Abuja — The World Health Organization (WHO) has said that of Africa’s estimated 800 million people, only 290 million people had access to basic sanitation between 2000 and 2020.
The world body said 779 million people still lack these basic sanitation services, while 208 million still practice open defecation in Africa.
WHO Regional Director for Africa Dr Matshidiso Moeti made the point in a message she delivered to mark World Toilet Day 2022, which reflected sanitation and groundwater in legislation.
He said the WHO/UNICEF Joint Monitoring Program report on progress on safe drinking water and sanitation showed that only 29 percent of health care facilities in Africa have basic sanitation services.
She said: “According to the 2020 Joint Monitoring Program data, 33 per cent of households in Africa have basic sanitation services, and 21 per cent use safely managed sanitation facilities.
“Two out of three people lack safely managed sanitation services. The same report shows that in Africa, 27 percent of rural populations and 5 percent of urban populations still practice open defecation.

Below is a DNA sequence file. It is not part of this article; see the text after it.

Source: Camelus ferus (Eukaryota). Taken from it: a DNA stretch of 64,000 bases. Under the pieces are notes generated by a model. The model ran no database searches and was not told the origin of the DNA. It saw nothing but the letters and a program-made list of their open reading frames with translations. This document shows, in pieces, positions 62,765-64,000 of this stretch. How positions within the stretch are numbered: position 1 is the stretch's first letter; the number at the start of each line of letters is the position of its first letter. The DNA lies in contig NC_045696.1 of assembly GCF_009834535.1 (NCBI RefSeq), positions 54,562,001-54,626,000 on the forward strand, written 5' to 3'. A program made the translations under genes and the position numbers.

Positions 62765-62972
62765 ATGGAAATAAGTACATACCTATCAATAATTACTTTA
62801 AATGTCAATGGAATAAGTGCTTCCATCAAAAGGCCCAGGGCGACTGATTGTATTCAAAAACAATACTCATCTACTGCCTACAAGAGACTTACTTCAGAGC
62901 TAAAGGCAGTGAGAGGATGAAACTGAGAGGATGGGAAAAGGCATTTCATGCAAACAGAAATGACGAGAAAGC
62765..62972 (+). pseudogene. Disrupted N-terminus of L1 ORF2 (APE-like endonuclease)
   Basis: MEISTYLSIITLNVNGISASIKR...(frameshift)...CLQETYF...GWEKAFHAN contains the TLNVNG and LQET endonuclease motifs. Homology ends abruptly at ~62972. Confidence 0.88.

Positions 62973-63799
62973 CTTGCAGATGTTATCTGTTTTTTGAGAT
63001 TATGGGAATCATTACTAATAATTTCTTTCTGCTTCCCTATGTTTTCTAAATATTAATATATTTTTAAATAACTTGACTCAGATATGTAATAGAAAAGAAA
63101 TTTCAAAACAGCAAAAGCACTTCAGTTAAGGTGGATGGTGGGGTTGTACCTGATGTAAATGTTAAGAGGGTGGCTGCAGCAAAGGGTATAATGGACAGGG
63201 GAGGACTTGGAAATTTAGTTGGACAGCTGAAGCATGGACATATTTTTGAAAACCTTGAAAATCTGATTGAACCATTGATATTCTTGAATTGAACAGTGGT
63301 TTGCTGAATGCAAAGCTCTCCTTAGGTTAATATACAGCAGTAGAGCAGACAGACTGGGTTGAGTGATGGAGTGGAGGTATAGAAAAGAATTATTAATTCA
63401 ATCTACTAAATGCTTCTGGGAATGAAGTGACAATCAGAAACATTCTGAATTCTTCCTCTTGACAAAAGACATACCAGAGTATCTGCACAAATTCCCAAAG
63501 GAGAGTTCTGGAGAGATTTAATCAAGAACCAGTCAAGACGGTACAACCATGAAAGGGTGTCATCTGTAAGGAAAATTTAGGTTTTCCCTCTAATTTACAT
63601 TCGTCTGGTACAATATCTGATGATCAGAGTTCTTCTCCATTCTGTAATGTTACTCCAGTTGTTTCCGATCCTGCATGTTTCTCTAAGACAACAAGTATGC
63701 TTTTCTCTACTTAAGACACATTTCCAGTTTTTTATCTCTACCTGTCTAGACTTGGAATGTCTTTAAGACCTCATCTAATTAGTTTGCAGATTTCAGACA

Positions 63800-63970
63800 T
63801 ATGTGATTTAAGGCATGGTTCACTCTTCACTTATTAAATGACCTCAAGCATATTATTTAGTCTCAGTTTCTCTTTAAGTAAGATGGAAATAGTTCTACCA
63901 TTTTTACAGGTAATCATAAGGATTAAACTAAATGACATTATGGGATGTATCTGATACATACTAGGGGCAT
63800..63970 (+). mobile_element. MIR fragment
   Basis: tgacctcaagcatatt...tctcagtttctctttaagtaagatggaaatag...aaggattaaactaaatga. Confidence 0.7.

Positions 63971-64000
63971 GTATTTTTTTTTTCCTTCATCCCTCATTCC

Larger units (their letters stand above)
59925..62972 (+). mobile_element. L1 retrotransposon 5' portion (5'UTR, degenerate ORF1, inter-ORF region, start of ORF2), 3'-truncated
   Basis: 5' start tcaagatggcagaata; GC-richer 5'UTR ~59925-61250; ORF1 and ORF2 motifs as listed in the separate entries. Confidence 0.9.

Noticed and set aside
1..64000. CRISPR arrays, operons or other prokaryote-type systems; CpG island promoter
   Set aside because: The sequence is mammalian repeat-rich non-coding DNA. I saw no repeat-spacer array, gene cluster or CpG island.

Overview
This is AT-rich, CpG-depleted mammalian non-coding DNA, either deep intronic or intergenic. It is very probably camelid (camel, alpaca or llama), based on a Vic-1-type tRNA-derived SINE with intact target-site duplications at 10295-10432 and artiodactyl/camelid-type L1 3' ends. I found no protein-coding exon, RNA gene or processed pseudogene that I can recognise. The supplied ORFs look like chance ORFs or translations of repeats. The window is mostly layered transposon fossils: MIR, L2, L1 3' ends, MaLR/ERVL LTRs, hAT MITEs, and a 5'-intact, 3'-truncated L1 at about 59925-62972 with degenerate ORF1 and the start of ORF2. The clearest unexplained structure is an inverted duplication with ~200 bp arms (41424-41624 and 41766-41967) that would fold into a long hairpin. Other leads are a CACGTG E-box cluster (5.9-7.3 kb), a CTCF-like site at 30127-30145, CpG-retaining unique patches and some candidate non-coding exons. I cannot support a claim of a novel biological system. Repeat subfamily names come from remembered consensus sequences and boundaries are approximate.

“We must work on average four times faster to ensure everyone has a safe toilet by 2030. The connection between sanitation and groundwater cannot be overlooked,” said the regional director.
Moeti said the report further showed that in densely populated urban settings, pit latrines and septic tanks located near water points that draw water from shallow aquifers create potentially serious health risks.
“This has a profound impact on public health and environmental integrity. For women and girls in particular, toilets at home, school and work help them fulfill their potential and play their full role in society.” , especially during menstruation and pregnancy.
“The indignity, discomfort and danger of not having access to safely managed sanitation is a barrier to their full participation in society,” he said.
The regional director said that access to safely managed sanitation services in combination with safely managed drinking water services and good hygiene practices is critical to ensuring public health.
He said safely managed sanitation services will lead to meeting the SDG 6 targets and are essential for the realization of all other sustainable development goals.
World Toilet Day is celebrated annually on November 19 with the aim of addressing the global sanitation crisis and achieving Sustainable Development Goal 6: “Water and sanitation for all by 2030”.
This year’s theme, “Sanitation and Groundwater”, focuses on the impact of the sanitation crisis on groundwater.